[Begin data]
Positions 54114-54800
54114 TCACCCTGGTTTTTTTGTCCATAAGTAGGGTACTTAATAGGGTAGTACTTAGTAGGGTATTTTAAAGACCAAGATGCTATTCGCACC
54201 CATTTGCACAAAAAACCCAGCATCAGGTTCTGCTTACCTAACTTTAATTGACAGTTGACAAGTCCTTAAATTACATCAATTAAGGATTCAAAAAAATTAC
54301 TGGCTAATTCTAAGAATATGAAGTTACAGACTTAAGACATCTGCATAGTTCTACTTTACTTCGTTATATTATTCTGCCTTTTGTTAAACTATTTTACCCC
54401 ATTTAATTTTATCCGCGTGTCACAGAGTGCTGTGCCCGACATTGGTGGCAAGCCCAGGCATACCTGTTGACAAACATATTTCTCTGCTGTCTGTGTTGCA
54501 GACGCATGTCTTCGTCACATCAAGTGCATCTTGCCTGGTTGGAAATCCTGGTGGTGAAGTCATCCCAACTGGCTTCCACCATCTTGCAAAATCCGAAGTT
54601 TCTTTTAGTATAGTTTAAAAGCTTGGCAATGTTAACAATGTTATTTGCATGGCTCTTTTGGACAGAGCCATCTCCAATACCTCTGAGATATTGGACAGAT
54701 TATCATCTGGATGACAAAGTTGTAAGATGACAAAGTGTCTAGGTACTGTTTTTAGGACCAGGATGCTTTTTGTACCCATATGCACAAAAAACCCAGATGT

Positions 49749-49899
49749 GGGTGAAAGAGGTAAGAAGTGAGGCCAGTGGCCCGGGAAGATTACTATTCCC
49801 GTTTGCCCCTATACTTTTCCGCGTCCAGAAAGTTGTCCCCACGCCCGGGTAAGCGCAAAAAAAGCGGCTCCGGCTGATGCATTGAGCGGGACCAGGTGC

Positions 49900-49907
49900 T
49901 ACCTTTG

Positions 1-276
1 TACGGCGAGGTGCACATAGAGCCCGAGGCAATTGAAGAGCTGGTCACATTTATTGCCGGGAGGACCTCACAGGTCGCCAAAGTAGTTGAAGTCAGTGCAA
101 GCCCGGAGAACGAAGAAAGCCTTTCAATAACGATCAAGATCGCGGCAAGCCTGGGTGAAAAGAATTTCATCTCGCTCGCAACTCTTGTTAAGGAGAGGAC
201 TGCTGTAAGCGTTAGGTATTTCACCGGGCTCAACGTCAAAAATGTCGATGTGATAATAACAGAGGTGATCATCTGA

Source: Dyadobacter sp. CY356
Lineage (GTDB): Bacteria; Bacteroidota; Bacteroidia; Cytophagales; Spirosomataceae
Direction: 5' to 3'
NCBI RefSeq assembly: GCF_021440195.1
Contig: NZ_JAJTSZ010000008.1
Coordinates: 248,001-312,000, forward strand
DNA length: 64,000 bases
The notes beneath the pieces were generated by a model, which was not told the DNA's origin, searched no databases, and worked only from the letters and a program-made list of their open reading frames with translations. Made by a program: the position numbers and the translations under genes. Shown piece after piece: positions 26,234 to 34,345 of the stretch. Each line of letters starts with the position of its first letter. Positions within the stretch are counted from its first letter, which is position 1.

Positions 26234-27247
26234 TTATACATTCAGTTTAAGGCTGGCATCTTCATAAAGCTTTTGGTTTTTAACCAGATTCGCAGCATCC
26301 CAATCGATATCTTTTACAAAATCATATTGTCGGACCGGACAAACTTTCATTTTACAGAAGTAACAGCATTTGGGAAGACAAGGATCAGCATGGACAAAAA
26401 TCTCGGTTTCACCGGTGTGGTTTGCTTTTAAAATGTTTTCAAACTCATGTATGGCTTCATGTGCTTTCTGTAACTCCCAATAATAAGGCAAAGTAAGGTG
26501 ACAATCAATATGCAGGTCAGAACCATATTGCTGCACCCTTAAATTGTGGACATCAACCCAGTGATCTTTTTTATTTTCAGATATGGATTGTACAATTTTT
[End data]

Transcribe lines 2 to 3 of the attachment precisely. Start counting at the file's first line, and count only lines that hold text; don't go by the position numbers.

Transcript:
54114 TCACCCTGGTTTTTTTGTCCATAAGTAGGGTACTTAATAGGGTAGTACTTAGTAGGGTATTTTAAAGACCAAGATGCTATTCGCACC
54201 CATTTGCACAAAAAACCCAGCATCAGGTTCTGCTTACCTAACTTTAATTGACAGTTGACAAGTCCTTAAATTACATCAATTAAGGATTCAAAAAAATTAC